day24 - COP 3503 Computer Science II Spring 2000 CLASS...

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COP 3503 – Computer Science II – Spring 2000 - CLASS NOTES - DAY #24 Hashed Tables Hash tables (files) rely on hashing to perform insertion, deletion, and retrieval in constant time. Hashing functions are a mapping between a key value and a location in the table. The location is typically produced as an offset from the first position in the table. The key value is the data field on which retrieval, insertion, and deletion will be based. To be retrieved from, inserted to, or deleted from the file, an item’s key value must be specified. If the hashing function is a 1:1 function from key value to location then any (retrieval) can be done in constant time. If the hashing function is not 1:1, but M:1, then it is possible for more than key value to map to the same location in the hash table. This is called a collision. Typically, a restriction on the possible key values that may be used will be expected. Without any restrictions the size of the set of possible key values is infinite. [Domain is infinite and the range will normally be finite]. Hashing Methods Method #1 Convert the key value (a string, let’s say) into an integer by adding the product of the character (its ASCII or Unicode value) and some number (say 128) raised to the position of the character. Note: 128 is used since the typical character set requires 7 bits in which to encode the character set (ASCII, not extended ASCII or Unicode). Since 2 7 = 128 this means that we can encode 128 different characters using the integer numbers 0 through 127. Example: CSII = (C * 128 3 ) + (S*128 2 ) + (I*128 1 ) + (I+128 0 ) This method has a serious potential for overflow! For example using ASCII code the value for the work “junk” is 224,229,227! A long string will generate a huge number. Also note that this technique is not a 1:1 mapping so collisions will be possible. Collision resolution will be discussed later. To prevent calculating a number such as 128 i directly for some applies to general polynomials can be used. A general polynomial: A 3 X 3 + A 2 X 2 + A 1 X 1 + A 0 X 0 Day 24 - 1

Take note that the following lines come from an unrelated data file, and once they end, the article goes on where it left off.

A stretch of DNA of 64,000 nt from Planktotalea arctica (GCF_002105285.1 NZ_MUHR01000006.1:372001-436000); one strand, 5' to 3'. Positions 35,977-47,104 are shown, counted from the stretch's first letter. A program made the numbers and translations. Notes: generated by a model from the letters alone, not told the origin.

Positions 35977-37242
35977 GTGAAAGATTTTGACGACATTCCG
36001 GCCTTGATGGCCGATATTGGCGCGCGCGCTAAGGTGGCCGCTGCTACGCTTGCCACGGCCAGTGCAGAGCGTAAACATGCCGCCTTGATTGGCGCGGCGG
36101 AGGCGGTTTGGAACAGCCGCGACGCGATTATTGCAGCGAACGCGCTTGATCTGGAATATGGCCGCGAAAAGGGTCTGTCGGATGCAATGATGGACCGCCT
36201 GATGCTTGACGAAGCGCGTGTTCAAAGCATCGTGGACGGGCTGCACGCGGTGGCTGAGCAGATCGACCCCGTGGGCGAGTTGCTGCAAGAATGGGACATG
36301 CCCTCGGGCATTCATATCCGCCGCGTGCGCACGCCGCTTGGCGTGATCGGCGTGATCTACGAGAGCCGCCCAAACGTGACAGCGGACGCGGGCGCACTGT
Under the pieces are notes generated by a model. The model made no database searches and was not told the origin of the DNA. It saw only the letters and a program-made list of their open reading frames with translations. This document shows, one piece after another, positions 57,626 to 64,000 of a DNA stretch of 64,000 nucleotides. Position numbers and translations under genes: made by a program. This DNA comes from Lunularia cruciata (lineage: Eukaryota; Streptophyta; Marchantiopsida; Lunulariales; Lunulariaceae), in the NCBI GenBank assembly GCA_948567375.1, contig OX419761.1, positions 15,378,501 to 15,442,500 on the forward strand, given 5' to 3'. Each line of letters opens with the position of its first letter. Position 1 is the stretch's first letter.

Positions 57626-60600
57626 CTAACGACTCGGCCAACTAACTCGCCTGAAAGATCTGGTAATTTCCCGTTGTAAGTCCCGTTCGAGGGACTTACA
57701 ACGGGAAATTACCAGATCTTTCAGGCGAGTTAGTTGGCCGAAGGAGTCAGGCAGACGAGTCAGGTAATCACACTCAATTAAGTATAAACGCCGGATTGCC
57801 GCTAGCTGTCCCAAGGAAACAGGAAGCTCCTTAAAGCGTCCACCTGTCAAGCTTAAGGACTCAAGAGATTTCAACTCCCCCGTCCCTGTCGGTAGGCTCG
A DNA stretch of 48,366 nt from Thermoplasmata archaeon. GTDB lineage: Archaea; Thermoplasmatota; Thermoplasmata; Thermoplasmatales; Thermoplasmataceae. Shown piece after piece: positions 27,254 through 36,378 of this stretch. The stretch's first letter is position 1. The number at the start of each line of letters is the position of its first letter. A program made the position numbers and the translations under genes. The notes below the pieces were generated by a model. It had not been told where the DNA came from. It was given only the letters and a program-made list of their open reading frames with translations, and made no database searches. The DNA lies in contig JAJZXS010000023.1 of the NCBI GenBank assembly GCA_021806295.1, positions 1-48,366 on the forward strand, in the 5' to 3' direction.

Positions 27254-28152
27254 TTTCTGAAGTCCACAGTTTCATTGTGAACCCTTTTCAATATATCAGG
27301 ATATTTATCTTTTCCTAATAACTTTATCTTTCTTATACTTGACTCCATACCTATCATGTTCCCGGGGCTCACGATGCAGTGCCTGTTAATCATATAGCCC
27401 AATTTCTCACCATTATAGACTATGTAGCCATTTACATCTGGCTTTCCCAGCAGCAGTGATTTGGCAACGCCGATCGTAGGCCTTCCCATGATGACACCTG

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can be evaluated as: (((A 3 ) X + A 2 ) X + A 1 )X + A 0 This has three distinct advantages over the earlier method. (1) A large intermediate result that will overflow is deferred until the end of the calculation, (2) only three multiplications and three additions are required to evaluate the polynomial, and (3) the entire calculation proceeds from left to right (exponentiation is from right to left). A better solution is : public int hash1 (string s, int tablesize) { int HashVal = 0; for (int i = 0; i < s.length; i++) HashVal = (HashVal * 128 + s.charAT(i)) % tablesize; return HashVal; }// end hash1 Note that the only improvement in this solution compared to the first is that modulo arithmetic has been applied. However, modulo operations are very expensive. An even better solution:
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This note was uploaded on 02/22/2009 for the course COP 3503c taught by Professor Staff during the Spring '08 term at University of Central Florida.

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day24 - COP 3503 Computer Science II Spring 2000 CLASS...

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